Until a few months ago, the stock market seemed to respond to the tumultuous news of the Trump era with blissful equanimity. It didn’t matter what Trump tweeted, what investigations were underway, or which countries he threatened with trade war or even nuclear destruction. Stocks kept going up and down of their own accord. But this period of Wall Street being kept separate from politics seems to be ending.
As The New York Times reports, news that had previously been shrugged off by Wall Street (notably trade war, rising interest rates, and the slowdown of other large economies) is suddenly making investors nervous.
“Last week, elements of all of those combined to drive the S&P 500-stock index down by 4.6 percent, its worst weekly drop since March and one marked by stomach-churning price swings. Stocks are now down 1.5 percent this year,” the newspaper notes. “More volatility could be in store, as investors assess the allegations by prosecutors that President Trump directed illegal payments to ward off a potential sex scandal, and the possibility that he sought to secretly do business in Russia during his 2016 campaign for the White House.”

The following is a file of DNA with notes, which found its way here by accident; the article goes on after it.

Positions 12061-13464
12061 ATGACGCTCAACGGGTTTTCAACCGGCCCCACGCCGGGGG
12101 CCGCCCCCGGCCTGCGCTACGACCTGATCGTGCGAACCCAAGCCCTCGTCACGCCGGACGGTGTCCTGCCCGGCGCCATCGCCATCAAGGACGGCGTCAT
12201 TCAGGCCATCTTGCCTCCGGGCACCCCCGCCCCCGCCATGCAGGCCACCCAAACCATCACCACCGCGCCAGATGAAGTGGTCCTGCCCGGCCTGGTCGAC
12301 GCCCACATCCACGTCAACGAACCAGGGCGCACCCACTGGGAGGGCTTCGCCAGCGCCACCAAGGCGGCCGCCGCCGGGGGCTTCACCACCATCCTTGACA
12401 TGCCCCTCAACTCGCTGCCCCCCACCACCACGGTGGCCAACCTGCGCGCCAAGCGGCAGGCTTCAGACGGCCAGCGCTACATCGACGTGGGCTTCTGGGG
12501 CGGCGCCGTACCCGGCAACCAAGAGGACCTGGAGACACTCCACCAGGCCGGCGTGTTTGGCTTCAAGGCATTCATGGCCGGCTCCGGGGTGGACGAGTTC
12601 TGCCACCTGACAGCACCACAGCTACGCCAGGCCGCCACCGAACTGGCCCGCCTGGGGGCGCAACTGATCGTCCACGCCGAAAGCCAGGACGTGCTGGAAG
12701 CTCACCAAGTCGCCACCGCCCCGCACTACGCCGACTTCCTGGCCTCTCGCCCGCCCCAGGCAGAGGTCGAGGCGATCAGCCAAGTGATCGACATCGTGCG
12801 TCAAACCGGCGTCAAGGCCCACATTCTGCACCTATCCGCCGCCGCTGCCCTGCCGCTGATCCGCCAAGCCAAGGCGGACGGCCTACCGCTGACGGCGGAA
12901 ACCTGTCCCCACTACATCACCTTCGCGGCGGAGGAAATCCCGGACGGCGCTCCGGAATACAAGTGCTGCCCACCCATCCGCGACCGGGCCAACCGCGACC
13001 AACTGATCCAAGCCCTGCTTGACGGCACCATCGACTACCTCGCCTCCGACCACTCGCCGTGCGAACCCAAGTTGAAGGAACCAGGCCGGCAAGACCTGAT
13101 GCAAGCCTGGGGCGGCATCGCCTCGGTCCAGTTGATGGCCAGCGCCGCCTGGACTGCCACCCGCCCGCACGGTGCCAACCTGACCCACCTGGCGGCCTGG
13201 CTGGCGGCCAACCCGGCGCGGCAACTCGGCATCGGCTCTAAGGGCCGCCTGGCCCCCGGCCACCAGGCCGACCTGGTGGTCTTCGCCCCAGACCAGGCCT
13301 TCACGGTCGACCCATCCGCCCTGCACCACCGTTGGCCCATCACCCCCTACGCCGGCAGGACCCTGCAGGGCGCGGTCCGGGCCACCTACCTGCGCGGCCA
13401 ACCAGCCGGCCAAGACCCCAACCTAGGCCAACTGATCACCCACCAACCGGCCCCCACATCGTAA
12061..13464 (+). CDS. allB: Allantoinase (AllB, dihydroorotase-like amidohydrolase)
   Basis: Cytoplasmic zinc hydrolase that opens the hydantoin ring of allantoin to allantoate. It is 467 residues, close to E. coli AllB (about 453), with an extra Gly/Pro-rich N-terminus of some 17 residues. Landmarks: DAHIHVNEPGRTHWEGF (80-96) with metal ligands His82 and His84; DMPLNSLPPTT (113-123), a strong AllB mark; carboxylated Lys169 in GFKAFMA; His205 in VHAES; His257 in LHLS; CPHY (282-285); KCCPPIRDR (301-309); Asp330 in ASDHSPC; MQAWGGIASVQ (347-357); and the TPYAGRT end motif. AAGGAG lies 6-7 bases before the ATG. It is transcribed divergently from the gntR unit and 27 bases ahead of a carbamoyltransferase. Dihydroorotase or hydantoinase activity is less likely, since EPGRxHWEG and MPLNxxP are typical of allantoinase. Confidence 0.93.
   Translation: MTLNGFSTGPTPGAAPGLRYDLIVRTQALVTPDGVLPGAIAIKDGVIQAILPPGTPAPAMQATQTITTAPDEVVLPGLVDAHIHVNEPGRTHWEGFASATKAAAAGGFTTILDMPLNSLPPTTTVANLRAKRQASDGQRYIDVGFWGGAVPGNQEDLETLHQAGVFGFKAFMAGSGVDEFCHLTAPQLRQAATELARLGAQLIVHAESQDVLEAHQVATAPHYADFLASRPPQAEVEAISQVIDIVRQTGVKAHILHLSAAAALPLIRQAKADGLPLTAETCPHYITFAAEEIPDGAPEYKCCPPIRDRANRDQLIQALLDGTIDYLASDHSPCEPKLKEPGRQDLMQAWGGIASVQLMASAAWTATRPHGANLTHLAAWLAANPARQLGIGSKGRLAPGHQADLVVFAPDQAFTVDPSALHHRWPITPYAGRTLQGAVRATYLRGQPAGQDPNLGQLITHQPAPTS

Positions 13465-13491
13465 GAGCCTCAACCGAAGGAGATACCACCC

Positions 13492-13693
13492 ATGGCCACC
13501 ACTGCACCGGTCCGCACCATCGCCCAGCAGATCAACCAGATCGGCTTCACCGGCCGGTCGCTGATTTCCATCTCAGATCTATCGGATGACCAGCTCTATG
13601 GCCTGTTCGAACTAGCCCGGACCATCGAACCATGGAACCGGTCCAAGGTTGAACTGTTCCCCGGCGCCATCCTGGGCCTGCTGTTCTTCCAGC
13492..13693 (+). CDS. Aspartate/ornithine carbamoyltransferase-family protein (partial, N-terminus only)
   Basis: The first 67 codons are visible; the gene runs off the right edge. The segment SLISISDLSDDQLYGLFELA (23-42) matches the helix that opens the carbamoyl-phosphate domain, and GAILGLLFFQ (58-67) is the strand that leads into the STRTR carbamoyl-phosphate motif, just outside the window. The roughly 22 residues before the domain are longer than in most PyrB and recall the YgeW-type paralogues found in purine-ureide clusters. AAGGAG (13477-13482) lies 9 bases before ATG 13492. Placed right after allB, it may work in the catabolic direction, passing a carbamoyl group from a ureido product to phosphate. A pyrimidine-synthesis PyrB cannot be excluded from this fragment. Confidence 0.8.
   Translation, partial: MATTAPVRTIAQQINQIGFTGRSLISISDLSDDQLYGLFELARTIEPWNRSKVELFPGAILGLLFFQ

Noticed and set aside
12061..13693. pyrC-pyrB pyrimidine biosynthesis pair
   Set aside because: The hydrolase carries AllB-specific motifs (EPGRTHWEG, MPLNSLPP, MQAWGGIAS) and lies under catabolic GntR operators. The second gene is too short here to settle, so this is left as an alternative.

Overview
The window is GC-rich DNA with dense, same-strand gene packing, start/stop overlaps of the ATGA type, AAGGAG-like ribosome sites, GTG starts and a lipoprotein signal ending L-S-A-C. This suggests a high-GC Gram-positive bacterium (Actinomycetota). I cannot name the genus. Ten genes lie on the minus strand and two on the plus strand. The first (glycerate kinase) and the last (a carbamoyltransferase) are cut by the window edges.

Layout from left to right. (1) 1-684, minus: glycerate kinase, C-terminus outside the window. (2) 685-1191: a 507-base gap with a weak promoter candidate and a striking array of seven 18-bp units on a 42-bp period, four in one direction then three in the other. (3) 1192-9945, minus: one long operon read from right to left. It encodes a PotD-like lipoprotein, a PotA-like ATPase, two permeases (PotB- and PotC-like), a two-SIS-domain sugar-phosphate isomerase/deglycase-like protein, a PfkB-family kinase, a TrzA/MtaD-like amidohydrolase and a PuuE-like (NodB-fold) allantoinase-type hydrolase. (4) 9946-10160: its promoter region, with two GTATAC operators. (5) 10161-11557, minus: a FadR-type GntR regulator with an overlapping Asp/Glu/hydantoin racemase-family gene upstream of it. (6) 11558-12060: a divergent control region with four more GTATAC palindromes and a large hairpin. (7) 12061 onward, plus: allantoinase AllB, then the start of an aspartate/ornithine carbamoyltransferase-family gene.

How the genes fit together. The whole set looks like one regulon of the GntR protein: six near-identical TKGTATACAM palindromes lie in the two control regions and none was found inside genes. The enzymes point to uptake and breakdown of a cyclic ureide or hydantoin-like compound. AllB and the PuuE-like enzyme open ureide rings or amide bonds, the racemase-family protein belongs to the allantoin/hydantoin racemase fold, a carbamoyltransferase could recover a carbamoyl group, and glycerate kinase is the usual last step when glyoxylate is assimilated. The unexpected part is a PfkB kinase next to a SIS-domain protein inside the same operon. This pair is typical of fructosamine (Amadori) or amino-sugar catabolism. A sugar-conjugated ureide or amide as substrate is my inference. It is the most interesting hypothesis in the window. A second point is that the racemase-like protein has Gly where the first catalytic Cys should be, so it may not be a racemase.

The Washington Post also sees signs that the stock market is taking stock of a storm global landscape. “U.S. markets deepened their losses Monday as Britain’s political crisis around Brexit clouded investors’ outlook. British Prime Minister Theresa May put off a key parliamentary vote on her country’s exit from the European Union,” the Post notes. “Investors are also on edge about developments in the U.S.-China trade dispute.”
Investment strategist Julian Emanuel argues the sway of the news cycle on politics is out of the ordinary. “The fact is that politics is driving the economy to an extent that is very atypical,” he told The New York Times. “We would say probably to the greatest extent that we’ve seen in our investing lifetime.”
While the stock market is not the same as the economy as a whole, the current nervousness on Wall Street could presage a recession. If so, there is a real possibility of a feedback effect. President Donald Trump has taken comfort in the success of the stock market under his watch. But once that source of boasting is gone, Trump could become even more erratic. This would create a situation where the president and Wall Street are egging each other on in a downward spiral.